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Yours mauritiusly: local artist Mohamad Faizal Dilloo

Mohamad Faizal Dilloo is a contemporary Mauritian artist and painter who captures the rare scenes of hiscountry into paintings. He tries to keep the past alive for the future Mauritian generations by bringing to life the old Mauritius and the Mauritius on the brink of extinction. Professionally, he is also an Art Educator at the Islamic Cultural College Belle Rose since 1993. Holder of a Teacher’s Diploma, BA (honours) and Post Graduate all in Visual Arts, he pursued his tertiary education at different universities in Mauritius.

FH: Tell us about your style and inspiration.

MFD: I am mostly a watercolourist though I can express myself in other media such as oil, acrylics, printmaking and sculpture. My inspiration comes from old Mauritius. Since I had been myself someone who was living in what we call a ‘lakaz creole’, I cannot turn a blind eye to the existing structures which transcend times. I am doing my part to keep alive, through my artworks, the architectural heritage of my country. I am glad to see a change in the appellation of the ministry into Ministry of Arts and Cultural Heritage.

FH: What does painting symbolise for you?

MFD: Painting remains a loophole for me to move away from the stressful daily occupations. It serves as a form of therapy and fills up the emotional gaps and thus creates a balance in my life. When your performances are appreciated, it releases indescribable feelings. I still remember that lady who had tears in her eyes the moment I was delivering to her three paintings on flowers she had commissioned. She could not express her thanks and her joy to me. The cherry on the cake is when your efforts (artworks) find a room for themselves (sold) through art lovers.

FH: Your art is not only about your feelings but the feelings you evoke in others. Artists are however not given their due as contributors and promoters of Arts and culture in Mauritius.

MFD: Everything is not rosy as such. In Mauritius, people are not very fond of paintings. The limited number of its population may be a serious cause to that. Artists are actually not given due consideration. This can be proven by the number of local visitors visiting galleries. Art materials are quite expensive due to high taxes imposed. A lack of recurrent artistic festivals such as plein air painting to bring art to the people is clearly evident. The media give minimum and flashy coverages of art exhibitions in the far end of the news bulletin. My dream would be that one day I and others are invited to make a live demonstration to entertain people on the National Television through an art programme.

FH: It would be a good idea indeed to showcase the work of local artists on television. My own experience of Art in school was limited to international artists, I did not even learn about Malcolm De Chazal until I became an adult.

MFD: The art curriculum has just undergone some changes to level it with other countries. Personally, I find it bulky and demanding with so many projects. So much time in art is spent at the expense of other subjects. At the upper secondary levels’ creativity is sacrificed as curriculum is exam-oriented.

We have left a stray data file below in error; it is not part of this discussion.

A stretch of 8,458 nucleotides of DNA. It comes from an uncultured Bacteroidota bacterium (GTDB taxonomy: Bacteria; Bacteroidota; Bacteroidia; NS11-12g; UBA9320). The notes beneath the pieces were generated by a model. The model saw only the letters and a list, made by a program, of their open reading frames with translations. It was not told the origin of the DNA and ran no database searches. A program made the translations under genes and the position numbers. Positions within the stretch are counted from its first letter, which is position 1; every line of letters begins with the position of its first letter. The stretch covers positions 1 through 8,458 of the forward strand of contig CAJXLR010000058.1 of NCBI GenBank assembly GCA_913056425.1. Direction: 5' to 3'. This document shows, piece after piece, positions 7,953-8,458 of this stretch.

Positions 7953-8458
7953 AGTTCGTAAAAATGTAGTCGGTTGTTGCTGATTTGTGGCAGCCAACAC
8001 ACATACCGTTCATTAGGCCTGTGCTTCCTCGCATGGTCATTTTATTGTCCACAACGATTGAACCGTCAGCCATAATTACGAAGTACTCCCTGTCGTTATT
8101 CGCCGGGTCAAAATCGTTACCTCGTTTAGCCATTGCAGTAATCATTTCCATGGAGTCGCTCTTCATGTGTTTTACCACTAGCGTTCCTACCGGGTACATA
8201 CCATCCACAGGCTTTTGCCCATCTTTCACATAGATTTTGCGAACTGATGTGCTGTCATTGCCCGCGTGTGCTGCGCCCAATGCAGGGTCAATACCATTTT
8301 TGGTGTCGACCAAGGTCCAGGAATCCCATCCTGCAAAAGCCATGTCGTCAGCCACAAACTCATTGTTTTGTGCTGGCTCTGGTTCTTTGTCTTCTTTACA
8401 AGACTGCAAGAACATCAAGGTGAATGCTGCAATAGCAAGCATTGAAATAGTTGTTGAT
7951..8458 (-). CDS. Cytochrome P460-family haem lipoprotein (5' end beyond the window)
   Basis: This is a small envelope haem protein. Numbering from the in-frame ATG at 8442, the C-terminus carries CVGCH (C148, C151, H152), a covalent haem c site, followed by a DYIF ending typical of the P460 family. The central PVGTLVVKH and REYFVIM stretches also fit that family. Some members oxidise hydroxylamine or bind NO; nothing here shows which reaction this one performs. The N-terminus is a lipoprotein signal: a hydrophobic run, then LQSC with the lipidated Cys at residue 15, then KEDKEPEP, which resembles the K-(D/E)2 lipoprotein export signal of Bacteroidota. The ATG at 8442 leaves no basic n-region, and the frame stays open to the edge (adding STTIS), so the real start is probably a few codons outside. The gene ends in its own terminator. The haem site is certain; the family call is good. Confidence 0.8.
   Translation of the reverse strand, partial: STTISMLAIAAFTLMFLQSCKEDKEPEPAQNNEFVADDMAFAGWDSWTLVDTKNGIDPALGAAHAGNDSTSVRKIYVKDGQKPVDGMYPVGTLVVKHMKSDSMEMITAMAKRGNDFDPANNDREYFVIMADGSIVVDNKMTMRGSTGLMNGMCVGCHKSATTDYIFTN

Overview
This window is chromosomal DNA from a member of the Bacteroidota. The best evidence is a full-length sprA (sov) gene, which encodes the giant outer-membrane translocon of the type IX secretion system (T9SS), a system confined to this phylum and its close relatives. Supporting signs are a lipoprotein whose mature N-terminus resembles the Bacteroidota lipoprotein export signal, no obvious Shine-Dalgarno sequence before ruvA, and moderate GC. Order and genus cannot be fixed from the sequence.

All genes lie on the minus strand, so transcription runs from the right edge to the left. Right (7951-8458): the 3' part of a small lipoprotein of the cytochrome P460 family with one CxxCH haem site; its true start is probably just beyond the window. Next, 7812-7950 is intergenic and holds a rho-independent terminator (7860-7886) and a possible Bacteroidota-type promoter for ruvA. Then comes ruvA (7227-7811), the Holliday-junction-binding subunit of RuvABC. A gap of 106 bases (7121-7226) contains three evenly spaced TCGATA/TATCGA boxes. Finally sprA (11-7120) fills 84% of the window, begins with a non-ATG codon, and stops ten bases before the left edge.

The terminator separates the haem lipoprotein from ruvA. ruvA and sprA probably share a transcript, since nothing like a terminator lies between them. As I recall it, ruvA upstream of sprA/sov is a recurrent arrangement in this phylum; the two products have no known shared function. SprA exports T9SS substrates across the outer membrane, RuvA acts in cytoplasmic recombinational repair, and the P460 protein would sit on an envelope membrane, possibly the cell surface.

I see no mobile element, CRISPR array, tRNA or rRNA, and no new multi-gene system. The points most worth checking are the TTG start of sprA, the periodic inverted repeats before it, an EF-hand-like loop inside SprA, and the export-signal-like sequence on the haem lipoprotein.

FH: The whole purpose of art, is it not creativity? Unfortunately, this is the case for heavily colonised curriculums. Tell us about your favourite Mauritian artist.

MFD: My favourite Mauritian artist is veteran Yves David. Though he is an oil painter, he shows a high degree of humility. It is this humbleness that has attracted me towards him and of course his paintings. He does only plein air paintings. Under his umbrella every Monday morning, he continues to roam around the island to capture the unseen. In other words, he lives his art. I have learned oil painting from him. We often go out together for memorable painting adventures. Mr Yves David always make it a point to attend any vernissage he is invited to, regardless of the social status of the exhibiting artist.

FH: I am sure you Mr. Yves David appreciates your admiration. As I always think about how to diversify our economy, an economy that heavily relies on the tourism industry. Where do you think Art falls in this category?

MFD: Since Mauritius is an island with people from different origins, consequently it is rich culturally and artistically. The Mauritian culture is derived from a blending of all imported cultures. Tourists do show genuine interest in Mauritian art and cultures. Art galleries run mostly upon their interests in our arts. To substantiate this, I would take the current situation prevailing in Mauritius with the Corona Virus 19. Nearly all art galleries have temporarily closed down due to lack of tourists who are not allowed in. Tourists do make the difference.

Some incentives are required from the authorities to promote local arts, especially fine arts. More opportunities and exposure would definitely help. Facility such as free galleries from the government would pave the way to anonymous artists to come out and showcase their creations. Money matters.

Mauritius can easily become a cluster of cultural venues such as performance spaces, theatres and galleries with other attractions like food courts. Street art should be encouraged.

FH: I wish you all the best for the future and hope we can see more of an interest in showcasing local talents like yourselves who endeavours in promoting Mauritius by capturing its authentic beauty. Hopefully, the Minister of Arts can invest more in our local artists.

Artist: Mohamad Faizal Dilloo at work

You can find his Art work on his facebook page: Faizal Dilloo Arts. please do support our local artist.

Yours Mauritiusly,

FH 12/03/21

PS: This is not a paid promotion, the aim of Mauritiusly Yours is to promote and support Mauritians talent.

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